Drawing on ethnographic fieldwork, the paper discusses three separate ways in which the "ruins" of the past becomes meaningful sites that engage with the city's present and future. First through a discourse on morality that seeks to resist the colonial gaze by reframing depictions of its"ruins" as a form of pornography. Secondly, as a ritual of destruction and manifestation of regional power relations. Thirdly as reclamation, where abandonment provides a raw material for the manifestation of a "new" Detroit.
From GDR-resistance to New Right bohemia. Activating the socialist past in east German local elite responses to migrants and refugees.
This paper looks at how memories of past resistance to the socialist east German state are activated by intellectuals to frame present support for the populist and far right.
The literature on local responses to migrants and refugees often focuses on places where migrants and refugees settle. A common view is here that immigration is largely accepted by well-educated and economically well-off populations while it is rejected by those poorly educated and "economically left behind". Economic competition with refugees and migrants in those areas is, so is often argued, the main reason for an anti-immigrant backlash and the support of populist far-right parties. Against this common view this paper looks at the local responses of well-educated and well-off intellectuals in Loschwitz, a small neighbourhood in Dresden, Germany, where no recent immigration has taken place. Drawing on ethnographic data I argue that the so-called 2015 refugee crisis facilitated the emergence of a local "New Right bohemia" supportive of xenophobic views as well as parties and movements that are largely seen as far right populist. The data shows that to frame the present these intellectuals activate nostalgic individual and social memories of a non-conformist anti-regime bohemia that formed against the repressive state of the German Democratic Republic in the 1980s. Activating this past against the imagination of a dystopian future, i.e. the emergence of a new repressive regime and scenarios of "immigrant invasions" facilitates the politicisation of local intellectuals and their support of so-called far right populism. The activation of individual and social pasts to frame present imaginaries thus serves as a powerful resource for far-right mobilisation not only of the "economically left-behind" but also of local elites.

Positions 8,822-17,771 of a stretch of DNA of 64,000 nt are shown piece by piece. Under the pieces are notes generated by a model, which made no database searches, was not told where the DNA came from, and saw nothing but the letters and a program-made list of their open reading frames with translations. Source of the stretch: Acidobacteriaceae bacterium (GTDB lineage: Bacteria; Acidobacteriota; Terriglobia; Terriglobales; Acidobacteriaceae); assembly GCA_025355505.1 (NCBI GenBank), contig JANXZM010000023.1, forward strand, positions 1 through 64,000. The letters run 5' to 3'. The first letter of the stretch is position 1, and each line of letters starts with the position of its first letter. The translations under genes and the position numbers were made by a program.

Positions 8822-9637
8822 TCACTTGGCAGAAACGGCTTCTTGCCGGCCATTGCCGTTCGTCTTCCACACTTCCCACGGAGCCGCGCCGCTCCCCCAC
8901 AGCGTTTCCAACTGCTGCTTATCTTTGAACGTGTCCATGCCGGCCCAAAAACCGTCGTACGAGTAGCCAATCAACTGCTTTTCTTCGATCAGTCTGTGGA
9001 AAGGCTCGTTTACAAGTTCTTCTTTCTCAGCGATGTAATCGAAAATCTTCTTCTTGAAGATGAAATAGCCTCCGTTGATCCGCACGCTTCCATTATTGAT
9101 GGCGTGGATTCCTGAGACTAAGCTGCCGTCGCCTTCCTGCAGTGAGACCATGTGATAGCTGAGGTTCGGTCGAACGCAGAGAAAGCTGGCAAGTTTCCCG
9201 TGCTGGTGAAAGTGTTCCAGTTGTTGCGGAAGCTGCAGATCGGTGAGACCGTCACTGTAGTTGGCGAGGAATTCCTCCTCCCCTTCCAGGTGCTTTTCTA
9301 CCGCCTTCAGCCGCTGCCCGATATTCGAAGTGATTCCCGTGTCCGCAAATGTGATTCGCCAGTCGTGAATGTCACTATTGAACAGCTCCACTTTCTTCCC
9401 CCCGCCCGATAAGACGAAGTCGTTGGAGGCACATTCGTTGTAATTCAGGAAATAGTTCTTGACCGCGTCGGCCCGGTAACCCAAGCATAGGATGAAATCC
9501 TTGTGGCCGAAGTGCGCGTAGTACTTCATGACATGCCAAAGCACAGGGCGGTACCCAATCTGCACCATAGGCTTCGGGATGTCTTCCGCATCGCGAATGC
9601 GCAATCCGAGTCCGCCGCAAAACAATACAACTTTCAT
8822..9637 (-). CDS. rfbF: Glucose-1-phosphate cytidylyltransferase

Presenting the past for the future: performing German-Czech borderland histories
This paper explores the ways in which bilingual theatre projects along the German-Czech border can serve as vehicles for engagement with the area's difficult past and with the hopes for the future that the organisers and participants attach to them.
For centuries, a clear, stable yet porous border has existed between Bohemia and Bavaria that allowed for economic and cultural exchange. Yet during the past 80 years, relationships between the two neighbours have been overshadowed by the atrocities of the Nazi regime, the expulsion of the German-speaking minority from Bohemia after World War II, and Cold War divisions.
This paper presents an ethnographic exploration of the ways in which theatre projects along the German-Czech border encourage young people to engage with and to bring to life in performance difficult memories and public narratives of the past in this area. It focuses on the Čojčland Theaternetzwerk Böhmen-Bayern, a German-Czech cultural network which organises bilingual theatre workshops for young people aged 14 to 26 from both regions.